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Excessive water demand

EdS
EdS Member Posts: 5
I have a 2 pipe steam system. The last 2 years I have had to add water far more frequently than previously. No auto feed. Obviously, I suspected a leak but unable to find one. Each summer I have had a gradual return of several gallons of water that I have had to drain off. All radiators have output. How do I find the problem and what do you suspect?

Comments

  • nicholas bonham-carter
    nicholas bonham-carter Member Posts: 8,576
    edited October 2012
    missing water

    you could check for a leak above the waterline by looking at your chimney, when the boiler is firing. you can sometimes see a plume of white steam coming from the chimney. further than that, you can turn the boiler off, and when it has cooled, add enough water for the waterline to be above the top. let it sit for a few hours, and then look into the combustion chamber for any drips of water leaking out through a rust-hole.

    the over-full condition could come from a leaking fill valve, or a hot water coil.--nbc
  • EdS
    EdS Member Posts: 5
    Excessive water demand

    Thanks. I've checked the chimney multiple times. No steam. The water fill valve does not sound like it is leaking and the summer return is inconsistent. The water level may not change for weeks and then there is obviously more. This is actually the 3 fall. Last summer was different in that the dump all came at once the first firing of the boiler. The level was correct and 15 - 30 minutes later the whole house was banging and the boiler totally filled. I drew almost 4 gallons at once. The other 2 years it has been sporadic during he summer.
  • crash2009
    crash2009 Member Posts: 1,484
    edited October 2012
    Pictures please?

    Sounds like you are saying that you add water and then it comes back later.  To me this sounds like a slow return or a badly pitched pipe, not a leak.  If I am reading you right, we need more info. 

    Can you show us a few pictures of your system?

    Do you have any underground returns?

    If you are able to post a few pictures, we need to see the boiler and how the steam pipes connect to it, and also a couple pics of the radiators showing how the pipes connect to it.  Also, if there are any vents or adjustment valves on the radiator get a closeup of those.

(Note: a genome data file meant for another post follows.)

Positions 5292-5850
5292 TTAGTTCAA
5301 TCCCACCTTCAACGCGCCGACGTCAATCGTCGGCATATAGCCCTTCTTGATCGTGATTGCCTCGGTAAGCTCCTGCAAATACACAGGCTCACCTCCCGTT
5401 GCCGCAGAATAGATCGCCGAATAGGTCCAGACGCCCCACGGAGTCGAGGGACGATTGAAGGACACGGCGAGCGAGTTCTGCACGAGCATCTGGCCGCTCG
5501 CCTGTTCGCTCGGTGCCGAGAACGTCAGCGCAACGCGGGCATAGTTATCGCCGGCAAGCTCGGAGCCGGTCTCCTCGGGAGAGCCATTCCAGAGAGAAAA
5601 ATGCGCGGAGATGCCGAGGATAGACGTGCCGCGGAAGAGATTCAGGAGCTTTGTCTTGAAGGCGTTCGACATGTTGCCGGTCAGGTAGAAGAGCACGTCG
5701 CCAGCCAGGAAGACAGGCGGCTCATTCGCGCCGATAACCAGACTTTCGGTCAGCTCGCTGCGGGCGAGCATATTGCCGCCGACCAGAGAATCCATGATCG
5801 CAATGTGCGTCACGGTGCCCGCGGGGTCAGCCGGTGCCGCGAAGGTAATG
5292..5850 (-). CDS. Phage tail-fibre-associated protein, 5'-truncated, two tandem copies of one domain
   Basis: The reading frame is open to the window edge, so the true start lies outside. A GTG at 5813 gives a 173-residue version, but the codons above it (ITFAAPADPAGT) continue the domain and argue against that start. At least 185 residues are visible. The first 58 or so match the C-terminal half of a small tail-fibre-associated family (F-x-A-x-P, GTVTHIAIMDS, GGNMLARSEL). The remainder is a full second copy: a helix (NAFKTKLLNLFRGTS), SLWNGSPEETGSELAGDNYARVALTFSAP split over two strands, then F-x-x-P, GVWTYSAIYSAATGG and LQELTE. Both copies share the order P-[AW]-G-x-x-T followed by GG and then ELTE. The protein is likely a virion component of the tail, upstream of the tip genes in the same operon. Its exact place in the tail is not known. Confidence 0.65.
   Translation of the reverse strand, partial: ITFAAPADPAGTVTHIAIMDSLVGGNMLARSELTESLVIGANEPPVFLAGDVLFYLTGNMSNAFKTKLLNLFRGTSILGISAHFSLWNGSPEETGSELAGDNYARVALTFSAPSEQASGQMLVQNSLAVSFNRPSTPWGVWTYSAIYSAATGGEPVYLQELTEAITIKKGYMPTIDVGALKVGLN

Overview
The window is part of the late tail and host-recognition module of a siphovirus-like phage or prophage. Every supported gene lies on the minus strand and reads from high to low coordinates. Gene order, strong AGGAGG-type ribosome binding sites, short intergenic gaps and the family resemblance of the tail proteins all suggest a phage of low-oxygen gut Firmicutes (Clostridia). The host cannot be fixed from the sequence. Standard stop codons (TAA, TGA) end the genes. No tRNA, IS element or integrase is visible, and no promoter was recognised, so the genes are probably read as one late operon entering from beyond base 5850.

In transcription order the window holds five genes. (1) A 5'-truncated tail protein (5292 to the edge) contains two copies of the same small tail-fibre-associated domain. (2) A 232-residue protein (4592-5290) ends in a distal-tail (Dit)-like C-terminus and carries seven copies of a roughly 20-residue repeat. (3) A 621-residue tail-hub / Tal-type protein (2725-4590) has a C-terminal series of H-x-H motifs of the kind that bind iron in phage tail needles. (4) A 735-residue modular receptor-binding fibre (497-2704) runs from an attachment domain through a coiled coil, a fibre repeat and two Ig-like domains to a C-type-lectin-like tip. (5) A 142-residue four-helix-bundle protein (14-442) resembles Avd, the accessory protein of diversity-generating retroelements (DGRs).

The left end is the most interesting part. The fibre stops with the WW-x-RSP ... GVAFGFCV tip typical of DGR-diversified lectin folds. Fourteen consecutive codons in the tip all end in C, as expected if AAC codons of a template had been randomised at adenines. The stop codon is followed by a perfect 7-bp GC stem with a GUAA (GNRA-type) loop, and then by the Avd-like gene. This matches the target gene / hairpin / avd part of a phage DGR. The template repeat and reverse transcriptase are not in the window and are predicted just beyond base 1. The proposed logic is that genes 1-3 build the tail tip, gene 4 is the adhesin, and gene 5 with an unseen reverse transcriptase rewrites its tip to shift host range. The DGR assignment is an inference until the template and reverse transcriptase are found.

• gerry gill
    gerry gill Member Posts: 3,078
    sounds like

    you may have some bad radiator traps, to me. When is the last time you rebuilt them?
    gwgillplumbingandheating.com
    Serving Cleveland's eastern suburbs from Cleveland Heights down to Cuyahoga Falls.

  • EdS
    EdS Member Posts: 5
    Excessive water demand

    Gerry, I suspect you may be right. I just finished a couple of Dan's books last week hoping to get an answer to my question. I am now much more knowledgeable. I did not realize the life span of radiator traps. Mine must be near 20 years without service. I also appear to have what looks like a large trap near the end of the returns. I will try to add photos in response to the above post. Thanks for everybody's input.
  • EdS
    EdS Member Posts: 5
    Excessive water demand

    No underground pipes. Here are photos.
  • nicholas bonham-carter
    nicholas bonham-carter Member Posts: 8,576
    thirsty boiler

    by the look of those small diameter pipes, i would say you have a vapor system, which runs best on just a few ounces of steam. if your pressure is spiking, that may prevent the traps from working temporarily, or permanently. put a 0-3 psi gauge (gaugestore.com) and get your pressure as low as possible, which may be easier if using a vaporstat.--nbc
  • Steamhead
    Steamhead Member Posts: 16,718
    That's a Dunham Return System

    one of the more-popular Vapor systems. You will find it in chapter 15 of "The Lost Art of Steam Heating".



    The small "trap" at the end of the dry (overhead) returns is known as a "Float Trap Air Eliminator". It is actually the main air vent for the system. It contains a float which keeps water from escaping if it backs up into the returns, and a vacuum check valve in the top which allowed the old coal boiler to pull a vacuum and keep generating steam as the coal burned down. This feature doesn't work well on oil or gas though.



    At the end of each steam main, you will probably find a radiator trap piped between the steam main and the dry return. This "crossover trap" acts as a vent for the steam main, letting the air jump over to the dry return where it can leave thru the FTAE. If this trap is stuck shut, the air can't escape the way it should. If it sticks open, steam will get into the dry return and pressurize it, slowing or stopping the flow of steam to the radiators. Either way, that main will heat slowly.



    The large "trap" is called a "Return Trap" but it is really a pressure-powered pump which can force condensate back into the boiler if the boiler pressure gets too high. Nowadays we have Vaporstats to keep the boiler from over-pressurizing, but a Return Trap can serve as a pair of suspenders to the Vaporstat's belt.



    Vapor was the Cadillac of heating in its day, and is still one of the best systems out there. Find a good Steam Man and you'll be sitting pretty.



    Where are you located?
    All Steamed Up, Inc.
    Towson, MD, USA
    Steam, Vapor & Hot-Water Heating Specialists
    Oil & Gas Burner Service
    Consulting
  • EdS
    EdS Member Posts: 5
    Excessive water demand

    Thanks so much. I will re-read the chapter.

    I live in Denver.
  • crash2009
    crash2009 Member Posts: 1,484
    edited October 2012
    Great pictures Ed

    Here are a couple more for your file.
This discussion has been closed.